This Agency so far has done alot in the domaine of internet governance since the other stake holders are almost dormant. presently there are  laws on cybercriminality and cybersecurity and laws governing e-commerce activities. Also a public key infrastructure (PKI) has also been put up with the assistance  Korean government to secure online transactions.

From my own point of view the Agency (ANTIC) is doing much in the domain of internet governance but their main weak point is because they have failed to adequately involve other stakeholders in the process.  They need to understand that internet governance is a multistakeholder affair and so they need to encourage and consider the participation of other stakeholders.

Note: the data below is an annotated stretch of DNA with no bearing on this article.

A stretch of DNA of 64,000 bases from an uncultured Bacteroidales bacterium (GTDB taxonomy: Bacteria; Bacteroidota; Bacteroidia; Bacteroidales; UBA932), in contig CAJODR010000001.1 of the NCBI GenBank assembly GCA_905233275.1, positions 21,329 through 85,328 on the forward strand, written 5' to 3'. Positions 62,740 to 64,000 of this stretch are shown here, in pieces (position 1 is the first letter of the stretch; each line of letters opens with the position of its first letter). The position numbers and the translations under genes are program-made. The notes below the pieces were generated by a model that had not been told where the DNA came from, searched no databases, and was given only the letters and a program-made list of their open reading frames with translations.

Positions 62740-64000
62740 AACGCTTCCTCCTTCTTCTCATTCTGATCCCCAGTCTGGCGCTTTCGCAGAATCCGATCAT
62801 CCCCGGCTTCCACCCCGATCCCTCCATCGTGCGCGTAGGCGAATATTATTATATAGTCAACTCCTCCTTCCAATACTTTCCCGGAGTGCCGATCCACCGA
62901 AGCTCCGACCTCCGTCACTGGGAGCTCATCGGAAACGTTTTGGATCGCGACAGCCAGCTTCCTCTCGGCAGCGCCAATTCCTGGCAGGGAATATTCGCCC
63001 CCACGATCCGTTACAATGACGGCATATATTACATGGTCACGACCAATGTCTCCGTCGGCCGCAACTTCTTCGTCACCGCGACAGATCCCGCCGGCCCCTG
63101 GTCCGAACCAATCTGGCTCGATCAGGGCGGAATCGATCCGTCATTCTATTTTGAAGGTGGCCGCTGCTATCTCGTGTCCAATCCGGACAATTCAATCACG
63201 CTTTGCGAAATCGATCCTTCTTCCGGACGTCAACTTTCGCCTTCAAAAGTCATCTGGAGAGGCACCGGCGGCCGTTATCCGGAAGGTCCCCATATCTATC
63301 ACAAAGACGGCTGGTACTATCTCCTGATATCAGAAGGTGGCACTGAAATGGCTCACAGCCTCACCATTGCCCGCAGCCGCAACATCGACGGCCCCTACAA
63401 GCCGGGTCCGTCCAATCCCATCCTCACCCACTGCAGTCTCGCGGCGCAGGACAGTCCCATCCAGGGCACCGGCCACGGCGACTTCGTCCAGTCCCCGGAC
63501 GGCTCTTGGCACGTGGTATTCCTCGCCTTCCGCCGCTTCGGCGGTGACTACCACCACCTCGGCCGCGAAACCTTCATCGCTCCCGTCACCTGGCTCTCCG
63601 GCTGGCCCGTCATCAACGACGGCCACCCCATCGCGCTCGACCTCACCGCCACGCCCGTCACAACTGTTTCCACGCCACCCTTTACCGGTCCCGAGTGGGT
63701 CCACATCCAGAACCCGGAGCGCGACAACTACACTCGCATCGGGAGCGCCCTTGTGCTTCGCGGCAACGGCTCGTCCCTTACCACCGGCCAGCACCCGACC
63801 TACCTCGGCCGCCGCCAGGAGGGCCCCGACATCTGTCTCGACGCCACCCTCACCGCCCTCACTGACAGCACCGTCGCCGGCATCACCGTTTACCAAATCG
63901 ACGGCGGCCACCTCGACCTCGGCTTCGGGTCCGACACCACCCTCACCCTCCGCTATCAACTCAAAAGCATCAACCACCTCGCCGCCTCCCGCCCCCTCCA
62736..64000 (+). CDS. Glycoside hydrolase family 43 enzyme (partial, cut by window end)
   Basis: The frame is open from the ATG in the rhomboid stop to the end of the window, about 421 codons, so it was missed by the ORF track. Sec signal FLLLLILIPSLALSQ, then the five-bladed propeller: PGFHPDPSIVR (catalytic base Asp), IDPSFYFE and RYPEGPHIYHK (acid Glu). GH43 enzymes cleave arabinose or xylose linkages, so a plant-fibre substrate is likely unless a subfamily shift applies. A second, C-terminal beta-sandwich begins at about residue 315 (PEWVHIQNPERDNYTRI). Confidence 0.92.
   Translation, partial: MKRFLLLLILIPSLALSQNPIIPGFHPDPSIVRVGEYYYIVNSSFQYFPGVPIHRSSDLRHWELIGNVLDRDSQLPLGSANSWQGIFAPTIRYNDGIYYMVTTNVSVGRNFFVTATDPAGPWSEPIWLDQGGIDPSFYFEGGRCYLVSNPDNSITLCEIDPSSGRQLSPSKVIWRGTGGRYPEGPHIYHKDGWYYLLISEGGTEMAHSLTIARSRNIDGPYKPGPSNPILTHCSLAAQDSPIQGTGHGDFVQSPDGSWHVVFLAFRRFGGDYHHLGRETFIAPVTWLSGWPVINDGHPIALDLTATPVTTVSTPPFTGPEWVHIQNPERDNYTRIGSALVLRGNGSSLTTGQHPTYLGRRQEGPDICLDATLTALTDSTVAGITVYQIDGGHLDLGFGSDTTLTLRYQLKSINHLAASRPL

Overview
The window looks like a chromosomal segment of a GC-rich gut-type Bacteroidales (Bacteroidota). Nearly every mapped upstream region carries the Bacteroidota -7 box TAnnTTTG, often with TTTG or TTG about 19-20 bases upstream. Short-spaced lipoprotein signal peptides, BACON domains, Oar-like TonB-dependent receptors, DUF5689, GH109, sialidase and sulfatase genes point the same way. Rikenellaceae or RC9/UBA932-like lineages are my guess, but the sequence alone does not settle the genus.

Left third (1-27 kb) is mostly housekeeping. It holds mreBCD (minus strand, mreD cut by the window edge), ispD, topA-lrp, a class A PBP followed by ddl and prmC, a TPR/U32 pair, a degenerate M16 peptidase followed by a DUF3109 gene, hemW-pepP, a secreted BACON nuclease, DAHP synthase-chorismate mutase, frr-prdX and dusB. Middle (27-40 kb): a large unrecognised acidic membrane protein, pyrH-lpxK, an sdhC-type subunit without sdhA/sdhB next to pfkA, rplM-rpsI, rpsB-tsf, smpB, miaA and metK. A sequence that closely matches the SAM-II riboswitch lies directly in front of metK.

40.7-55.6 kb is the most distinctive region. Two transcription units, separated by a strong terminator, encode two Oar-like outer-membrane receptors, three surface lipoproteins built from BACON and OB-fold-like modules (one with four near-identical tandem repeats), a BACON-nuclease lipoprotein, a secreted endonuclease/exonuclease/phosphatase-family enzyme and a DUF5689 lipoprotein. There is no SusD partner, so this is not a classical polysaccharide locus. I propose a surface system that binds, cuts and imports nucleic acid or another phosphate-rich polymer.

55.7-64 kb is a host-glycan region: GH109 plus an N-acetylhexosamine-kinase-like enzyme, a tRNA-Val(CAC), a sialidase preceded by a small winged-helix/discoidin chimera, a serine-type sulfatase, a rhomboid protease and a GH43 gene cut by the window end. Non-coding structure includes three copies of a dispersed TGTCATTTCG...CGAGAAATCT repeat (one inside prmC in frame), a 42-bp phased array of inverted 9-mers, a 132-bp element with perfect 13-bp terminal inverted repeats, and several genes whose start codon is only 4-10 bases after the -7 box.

On a global level, the IGF

On a global level, the IGF appears to becoming (again) a space for bridging policy silos. Yet even there, the officials are mostly from the ministries and institutions related to telecommunications and information society - as the Macedonian Minister said at the opening of the IGF in Istanbul, it would be great to also see the Ministers in charge of education, health, culture, foreign affairs. local government, finances...